When people are at an age where they are still working, their job is often a big part of their self-worth. Their self-image is often based on what job they have, their position, and their pay.
What’s the first thing you think when someone asks, “So what do you do”? It’s most likely to tell them about what you do for a living.
People don’t want to have to think about what they’d do if their job was hindered. But there’s a career-breaker out there that should make anyone who loves putting in a good day’s work pay attention.
That livelihood killer is the disturbing link between neglected hearing loss and career success.
Untreated Hearing Loss Raises Unemployment Rates
Someone with untreated hearing problems is over 200% more likely to be underemployed or unemployed. If someone isn’t working full time or has marketable capabilities that their not making use of and their not making as much as they should be, that’s defined as underemployed.
In nearly any career, individuals with neglected hearing loss experience many challenges. A doctor needs to hear her patients. A construction worker has to hear his co-workers in order to work with each other on a job. And without the ability to hear, even a librarian would find it hard to help library patrons.
Lots of people remain in the same occupation their whole lives. They know it really well. For them, if they can’t hear well, it would be difficult to switch to a different job and make a decent living.
The Wage Gap Caused by Hearing Loss
Along with unemployment, those with hearing loss all tend to suffer a significant wage gap, making around 75 cents for every dollar a person with normal hearing earns. Many independent studies support this wage gap and show that that gap averages out at about $12,000 lost wages every year.
How much they lose directly correlates with the extent of the hearing loss. Even individuals with moderate hearing loss are potentially losing money, according to a study of 80,000 people.
What Are Some on The Job Challenges That Individuals With Hearing Loss Deal With?
Job stress causes somebody with hearing loss to take sick days 5 times more frequently than somebody with normal hearing.
Being unable to hear causes added stress that other workers don’t endure on a moment-to-moment basis. Picture being in a meeting and straining to hear while everybody else is taking their hearing for granted. And missing a crucial piece of information is always a worry.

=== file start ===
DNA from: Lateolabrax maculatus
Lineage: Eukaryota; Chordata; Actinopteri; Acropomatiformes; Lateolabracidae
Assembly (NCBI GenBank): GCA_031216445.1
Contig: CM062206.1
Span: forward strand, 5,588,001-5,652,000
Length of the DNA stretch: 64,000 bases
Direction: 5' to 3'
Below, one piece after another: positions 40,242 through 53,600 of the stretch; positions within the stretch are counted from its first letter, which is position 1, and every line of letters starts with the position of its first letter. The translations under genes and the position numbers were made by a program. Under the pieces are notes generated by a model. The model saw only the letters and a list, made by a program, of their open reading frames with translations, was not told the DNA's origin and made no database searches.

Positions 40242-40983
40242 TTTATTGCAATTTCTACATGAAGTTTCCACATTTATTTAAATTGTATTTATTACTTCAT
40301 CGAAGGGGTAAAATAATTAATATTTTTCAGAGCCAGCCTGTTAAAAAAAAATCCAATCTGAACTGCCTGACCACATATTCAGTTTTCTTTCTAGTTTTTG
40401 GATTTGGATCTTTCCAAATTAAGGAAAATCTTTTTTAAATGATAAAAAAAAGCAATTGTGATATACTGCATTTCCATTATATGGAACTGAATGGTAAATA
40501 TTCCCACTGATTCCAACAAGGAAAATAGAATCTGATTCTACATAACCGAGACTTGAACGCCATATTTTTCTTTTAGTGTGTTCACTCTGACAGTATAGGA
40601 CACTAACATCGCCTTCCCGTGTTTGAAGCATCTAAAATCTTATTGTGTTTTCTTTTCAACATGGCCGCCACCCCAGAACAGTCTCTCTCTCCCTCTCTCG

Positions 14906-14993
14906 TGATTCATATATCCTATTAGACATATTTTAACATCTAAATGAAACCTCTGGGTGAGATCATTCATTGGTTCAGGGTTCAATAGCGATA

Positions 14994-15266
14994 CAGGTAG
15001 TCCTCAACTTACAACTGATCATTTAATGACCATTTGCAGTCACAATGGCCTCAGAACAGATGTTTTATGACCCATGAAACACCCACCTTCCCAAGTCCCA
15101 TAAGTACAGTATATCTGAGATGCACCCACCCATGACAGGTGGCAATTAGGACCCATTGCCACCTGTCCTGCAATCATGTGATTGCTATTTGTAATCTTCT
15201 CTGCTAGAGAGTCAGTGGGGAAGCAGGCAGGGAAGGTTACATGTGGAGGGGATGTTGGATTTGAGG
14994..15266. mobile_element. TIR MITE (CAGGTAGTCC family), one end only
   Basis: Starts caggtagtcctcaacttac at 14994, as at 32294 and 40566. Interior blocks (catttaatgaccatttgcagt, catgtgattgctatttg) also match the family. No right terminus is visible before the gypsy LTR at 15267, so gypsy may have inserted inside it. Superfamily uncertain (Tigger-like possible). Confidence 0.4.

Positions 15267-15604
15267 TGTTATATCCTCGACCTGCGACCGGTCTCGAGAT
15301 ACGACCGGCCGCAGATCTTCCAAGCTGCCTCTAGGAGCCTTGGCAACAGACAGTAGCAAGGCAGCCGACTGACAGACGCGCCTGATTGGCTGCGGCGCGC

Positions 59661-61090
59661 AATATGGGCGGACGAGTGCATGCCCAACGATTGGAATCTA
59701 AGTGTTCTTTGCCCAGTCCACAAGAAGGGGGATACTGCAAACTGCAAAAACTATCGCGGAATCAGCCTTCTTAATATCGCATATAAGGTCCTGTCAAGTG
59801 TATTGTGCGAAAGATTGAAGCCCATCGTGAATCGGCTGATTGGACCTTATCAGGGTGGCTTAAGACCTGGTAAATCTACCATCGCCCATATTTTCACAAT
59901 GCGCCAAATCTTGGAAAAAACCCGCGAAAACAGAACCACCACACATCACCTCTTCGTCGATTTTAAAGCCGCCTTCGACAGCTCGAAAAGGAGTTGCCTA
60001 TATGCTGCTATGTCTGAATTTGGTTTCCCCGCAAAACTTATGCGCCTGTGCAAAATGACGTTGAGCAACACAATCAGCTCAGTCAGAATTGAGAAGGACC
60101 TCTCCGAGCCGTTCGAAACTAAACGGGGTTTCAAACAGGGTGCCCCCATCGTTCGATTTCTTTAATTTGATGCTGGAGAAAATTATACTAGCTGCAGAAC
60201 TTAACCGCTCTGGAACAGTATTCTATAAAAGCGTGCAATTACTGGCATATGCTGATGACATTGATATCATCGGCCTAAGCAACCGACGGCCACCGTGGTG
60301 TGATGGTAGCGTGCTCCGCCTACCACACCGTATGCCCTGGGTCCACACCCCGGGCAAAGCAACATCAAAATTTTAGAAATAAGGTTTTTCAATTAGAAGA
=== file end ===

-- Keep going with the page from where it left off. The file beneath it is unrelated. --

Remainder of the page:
That’s even worse.
While on or off the job, it’s three times more likely that somebody with neglected hearing loss will have a fall. Both impact your ability to do the work.
Someone with neglected hearing loss is at an increased danger, in addition to job challenges, of the following:
- Social Isolation
All of this results in decreased productivity. People with hearing loss experience so many obstacles, both at work and in their personal lives, regrettably being passed over for a promotion is also a very real possibility.
Luckily, there’s a really bright silver lining to this dismal career outlook.
An Effective Career Strategy
Studies also reveal that getting hearing loss treated can get rid of the unemployment and the wage gap.
According to a Better Hearing Institute study, a person with slight hearing loss who wears hearing aids can get rid of the wage gap by as much as 90-100%.
About 77% of that gap can be eliminated for someone with moderate hearing loss. That’s nearly the earning level of somebody who has normal hearing.
Despite this positive news, many people fail to treat their hearing loss during those working years. They might feel self-conscious about losing their hearing. It makes them feel old.
Hearing aids might seem too expensive. Most likely, they don’t know that hearing loss gets worse faster if left untreated, not to mention the previously mentioned health challenges.
Considering these common objections, these studies hold additional significance. Leaving your hearing unaddressed is probably more costly than you recognize. If you’ve been on the fence about wearing hearing aids at work, it’s time to get a hearing assessment. Contact us so we can help you make that decision.